Unlike the main window, where users can interact with any number of menu items, toolbar buttons, and data controls at will, a dialog is most often meant to be a short, focused conversation with the user to get some specific data before the rest of the application can continue. The File dialog is the classic example; when the application needs the name of a file, the File dialog provides a way for the user to specify it.
In Windows, dialogs were originally designed as modal (i.e., the application has entered a "mode" where the user must answer the questions posed by the dialog and click OK, or must abort the operation by clicking the Cancel button). However, it didn't take long for dialogs to need to continue running in concert with other accessible windows, leading to modeless operation, where the user can go back and forth between the dialog and other windows, using each at will. The Find dialog is the exemplar in this area. As users find something they've specified in the Find dialog, they're free to interact with that data without dismissing the Find dialog so that they can find the next thing that matches their query without starting over.
* For a multiple-monitor-safe version of this sample, check out the "Save Window Placement State Sample" in the SDK: http://msdn2.microsoft.com/en-gb/library/aa972 1 63.aspx (http://tinysells.com/103).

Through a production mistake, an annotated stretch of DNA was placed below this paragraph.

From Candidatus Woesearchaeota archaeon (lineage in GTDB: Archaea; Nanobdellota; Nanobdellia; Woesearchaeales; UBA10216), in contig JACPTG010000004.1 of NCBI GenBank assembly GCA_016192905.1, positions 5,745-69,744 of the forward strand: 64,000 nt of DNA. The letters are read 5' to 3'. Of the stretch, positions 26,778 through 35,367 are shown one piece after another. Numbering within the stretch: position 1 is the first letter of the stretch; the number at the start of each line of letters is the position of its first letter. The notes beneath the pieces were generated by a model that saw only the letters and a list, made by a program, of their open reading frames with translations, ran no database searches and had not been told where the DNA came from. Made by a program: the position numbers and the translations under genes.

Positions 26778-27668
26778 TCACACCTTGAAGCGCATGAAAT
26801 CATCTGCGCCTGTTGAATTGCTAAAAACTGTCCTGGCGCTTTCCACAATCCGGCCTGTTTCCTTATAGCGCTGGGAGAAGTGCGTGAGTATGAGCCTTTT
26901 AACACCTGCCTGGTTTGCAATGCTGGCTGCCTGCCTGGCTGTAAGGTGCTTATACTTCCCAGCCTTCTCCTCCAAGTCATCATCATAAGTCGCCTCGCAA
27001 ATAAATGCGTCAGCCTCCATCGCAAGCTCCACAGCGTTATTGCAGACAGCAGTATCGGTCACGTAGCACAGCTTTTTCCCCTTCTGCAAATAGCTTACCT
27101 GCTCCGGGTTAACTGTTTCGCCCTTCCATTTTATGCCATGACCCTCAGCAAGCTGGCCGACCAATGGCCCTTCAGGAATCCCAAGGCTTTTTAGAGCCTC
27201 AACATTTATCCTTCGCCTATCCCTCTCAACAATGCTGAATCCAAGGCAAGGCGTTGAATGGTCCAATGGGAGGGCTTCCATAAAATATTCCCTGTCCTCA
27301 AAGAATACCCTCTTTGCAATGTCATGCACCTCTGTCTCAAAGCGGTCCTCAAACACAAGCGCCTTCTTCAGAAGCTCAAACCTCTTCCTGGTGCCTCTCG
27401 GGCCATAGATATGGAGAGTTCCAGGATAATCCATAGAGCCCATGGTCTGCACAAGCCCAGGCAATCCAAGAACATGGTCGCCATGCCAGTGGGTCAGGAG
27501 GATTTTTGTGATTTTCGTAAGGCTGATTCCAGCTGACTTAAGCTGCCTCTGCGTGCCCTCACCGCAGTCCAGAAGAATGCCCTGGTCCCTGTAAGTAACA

In WPF, there is no special dialog class. Dialog interactions, both modal and modeless, are provided by either the Window or the NavigationWindow (discussed in the next chapter) as you choose. However, there is built-in support for dialog-like interactions with WPF application users, including modal operation, dialog styles, and data validation, as we'll explore in this chapter. And there are a few common dialog classes, which we'll explore now.
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What you need to know about… Project Management Made Easy! Project management consists of more than just a large building project and can encompass small projects as well. No matter what the size of your project, you need to have some sort of project management. How you manage your project has everything to do with its outcome.